To say that gold is getting dealt heavy blows would be quite an understatement. Over the past weeks, the world’s leading precious metal saw approximately $100 dollars shaved off its price. Compared to a year earlier, gold prices are now roughly $50 dollar lower. And a comparison with its peak of about $1,900 dollar would lead to an even more dazzling conclusion.
To be honest, the above price developments should not have surprised anyone. If we look at the past twelve months, we see for instance that the geopolitical situation in the world has not changed much. Admitted, it was not that long ago that the odds of a nuclear war between North Korea and the US were increasing, but for now peace has been restored, after a meeting between Donald Trump and Korean leader Kim Jung Un.
In terms of monetary policy, the world’s most important central banks such as the Federal Reserve and the European Central Bank (ECB) have entered a new era, that is, the era of monetary tightening. This tightening cycle is off to a somewhat timid start, especially in the Eurozone, where the ECB has cautiously begun to taper quantitative easing and to raise interest rates somewhere in the second half of 2019. But the times of increasingly loose monetary policy lie – for the moment – behind us.
Interest Rate Hikes
Especially in the US, the Fed has been eager to tighten monetary policy. Interest rates were raised on multiple occasions and the Fed is looking to hike rates another five times on the other side of the ocean before the end of 2019.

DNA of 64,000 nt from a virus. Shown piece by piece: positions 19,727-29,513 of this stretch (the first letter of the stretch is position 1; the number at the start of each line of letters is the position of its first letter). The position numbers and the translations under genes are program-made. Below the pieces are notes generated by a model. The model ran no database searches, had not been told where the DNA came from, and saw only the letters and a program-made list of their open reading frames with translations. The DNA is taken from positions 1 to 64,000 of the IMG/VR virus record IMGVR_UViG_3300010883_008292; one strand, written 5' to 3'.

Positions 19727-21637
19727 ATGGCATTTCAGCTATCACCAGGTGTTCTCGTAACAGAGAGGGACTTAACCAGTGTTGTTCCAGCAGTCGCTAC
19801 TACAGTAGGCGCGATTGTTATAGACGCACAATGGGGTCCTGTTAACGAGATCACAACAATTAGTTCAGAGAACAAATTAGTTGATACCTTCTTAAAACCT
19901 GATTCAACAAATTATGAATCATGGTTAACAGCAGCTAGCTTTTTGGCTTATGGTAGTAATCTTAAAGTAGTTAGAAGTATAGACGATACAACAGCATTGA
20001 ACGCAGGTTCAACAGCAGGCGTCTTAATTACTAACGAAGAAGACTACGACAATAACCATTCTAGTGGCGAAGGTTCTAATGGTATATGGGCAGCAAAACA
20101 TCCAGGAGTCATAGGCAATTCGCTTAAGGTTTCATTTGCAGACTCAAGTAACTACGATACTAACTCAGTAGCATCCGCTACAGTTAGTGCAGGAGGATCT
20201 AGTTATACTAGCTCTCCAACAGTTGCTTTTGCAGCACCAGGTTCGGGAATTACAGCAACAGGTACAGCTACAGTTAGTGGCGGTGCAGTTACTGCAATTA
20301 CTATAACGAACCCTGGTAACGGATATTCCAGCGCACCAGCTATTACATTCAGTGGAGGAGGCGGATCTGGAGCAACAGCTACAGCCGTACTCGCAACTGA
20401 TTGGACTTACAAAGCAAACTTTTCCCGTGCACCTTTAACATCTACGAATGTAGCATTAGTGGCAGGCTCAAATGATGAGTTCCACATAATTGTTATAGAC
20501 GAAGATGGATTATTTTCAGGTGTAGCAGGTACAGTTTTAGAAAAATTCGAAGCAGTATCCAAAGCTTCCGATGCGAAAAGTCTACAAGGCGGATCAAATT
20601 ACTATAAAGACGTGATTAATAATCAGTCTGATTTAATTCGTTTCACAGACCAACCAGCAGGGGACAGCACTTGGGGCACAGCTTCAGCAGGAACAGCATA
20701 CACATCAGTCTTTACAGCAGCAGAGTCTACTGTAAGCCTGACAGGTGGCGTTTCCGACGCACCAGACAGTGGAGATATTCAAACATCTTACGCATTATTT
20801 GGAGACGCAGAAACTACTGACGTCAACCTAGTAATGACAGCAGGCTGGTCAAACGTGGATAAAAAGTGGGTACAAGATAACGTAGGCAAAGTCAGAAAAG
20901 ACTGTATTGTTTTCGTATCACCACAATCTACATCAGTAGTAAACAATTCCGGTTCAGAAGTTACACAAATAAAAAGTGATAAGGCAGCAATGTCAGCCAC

The outlook with regard to global economic growth this and next year are quite positive. Even though economic growth appears to end up somewhat lower than in 2017, the rate of growth continues to be relatively positive.
Interest rates in the US are also on the rise, albeit at a slow pace. The enormously important 10-year rate is flirting with a 3% resistance level. This implies that for the first time since a very long time, investors now have an alternative for precious metals that also provides a decent return.
Add to that something I call a ‘feeling of deception’. Even birds in the sky know that an ancient-old rule of thumb states that whenever monetary policy has been loose for a substantial period, that is, the printing presses have been running at full speed if you wish, precious metals profit from loose monetary policy since it normally does not take very long before inflation comes around the corner. Another rule of thumb says that the looser and the longer loose monetary policy persists, the greater the odds of high inflation.
The only problem with these rules of thumb, is that they do not seem to apply to modern times. After central banks such as the Fed and the ECB have kept rates or continue to keep rates at zero percent and have purchased trillions of government and corporate bonds, inflation has not been much higher than between 1.5 and 2 percent. Those are not the inflation rates that would frighten the average household or investor.
Decline in Gold Prices Was Expected
With all those developments in the back of our minds, the decline in the gold price should not really surprise. But …
We could raise some question marks with regard to the above. Moreover, in order to understand the background of the earlier-mentioned rules of thumb, we must understand the inner workings of the monetary mechanism. Only then we can answer the question “has the situation changed; did past laws cease to apply?”. To be continued.